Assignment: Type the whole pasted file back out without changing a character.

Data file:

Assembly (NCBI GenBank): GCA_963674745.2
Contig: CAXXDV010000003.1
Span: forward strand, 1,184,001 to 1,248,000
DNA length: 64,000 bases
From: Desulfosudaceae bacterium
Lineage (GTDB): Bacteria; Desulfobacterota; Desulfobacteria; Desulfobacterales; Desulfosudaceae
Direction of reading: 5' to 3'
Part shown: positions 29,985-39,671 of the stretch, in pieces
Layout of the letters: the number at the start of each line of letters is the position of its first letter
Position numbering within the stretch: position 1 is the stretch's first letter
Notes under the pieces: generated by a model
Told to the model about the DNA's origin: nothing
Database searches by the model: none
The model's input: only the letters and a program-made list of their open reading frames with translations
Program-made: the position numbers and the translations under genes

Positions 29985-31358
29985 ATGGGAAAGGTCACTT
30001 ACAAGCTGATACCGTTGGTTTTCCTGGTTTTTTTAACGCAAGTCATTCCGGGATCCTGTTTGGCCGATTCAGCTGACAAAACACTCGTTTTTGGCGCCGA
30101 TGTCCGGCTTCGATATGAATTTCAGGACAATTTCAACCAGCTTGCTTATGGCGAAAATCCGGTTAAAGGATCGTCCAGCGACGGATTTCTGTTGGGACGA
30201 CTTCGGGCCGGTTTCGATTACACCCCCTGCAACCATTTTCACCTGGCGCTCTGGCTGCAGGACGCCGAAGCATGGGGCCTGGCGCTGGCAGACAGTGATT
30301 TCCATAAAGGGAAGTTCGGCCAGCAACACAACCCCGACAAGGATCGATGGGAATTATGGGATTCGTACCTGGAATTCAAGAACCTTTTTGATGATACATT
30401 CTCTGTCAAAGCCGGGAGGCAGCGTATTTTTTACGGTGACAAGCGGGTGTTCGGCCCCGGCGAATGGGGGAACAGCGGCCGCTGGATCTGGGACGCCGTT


Assembly (NCBI GenBank): GCA_963674745.2
Contig: CAXXDV010000003.1
Span: forward strand, 1,184,001 to 1,248,000
DNA length: 64,000 bases
From: Desulfosudaceae bacterium
Lineage (GTDB): Bacteria; Desulfobacterota; Desulfobacteria; Desulfobacterales; Desulfosudaceae
Direction of reading: 5' to 3'
Part shown: positions 29,985-39,671 of the stretch, in pieces
Layout of the letters: the number at the start of each line of letters is the position of its first letter
Position numbering within the stretch: position 1 is the stretch's first letter
Notes under the pieces: generated by a model
Told to the model about the DNA's origin: nothing
Database searches by the model: none
The model's input: only the letters and a program-made list of their open reading frames with translations
Program-made: the position numbers and the translations under genes

Positions 29985-31358
29985 ATGGGAAAGGTCACTT
30001 ACAAGCTGATACCGTTGGTTTTCCTGGTTTTTTTAACGCAAGTCATTCCGGGATCCTGTTTGGCCGATTCAGCTGACAAAACACTCGTTTTTGGCGCCGA
30101 TGTCCGGCTTCGATATGAATTTCAGGACAATTTCAACCAGCTTGCTTATGGCGAAAATCCGGTTAAAGGATCGTCCAGCGACGGATTTCTGTTGGGACGA
30201 CTTCGGGCCGGTTTCGATTACACCCCCTGCAACCATTTTCACCTGGCGCTCTGGCTGCAGGACGCCGAAGCATGGGGCCTGGCGCTGGCAGACAGTGATT
30301 TCCATAAAGGGAAGTTCGGCCAGCAACACAACCCCGACAAGGATCGATGGGAATTATGGGATTCGTACCTGGAATTCAAGAACCTTTTTGATGATACATT
30401 CTCTGTCAAAGCCGGGAGGCAGCGTATTTTTTACGGTGACAAGCGGGTGTTCGGCCCCGGCGAATGGGGGAACAGCGGCCGCTGGATCTGGGACGCCGTT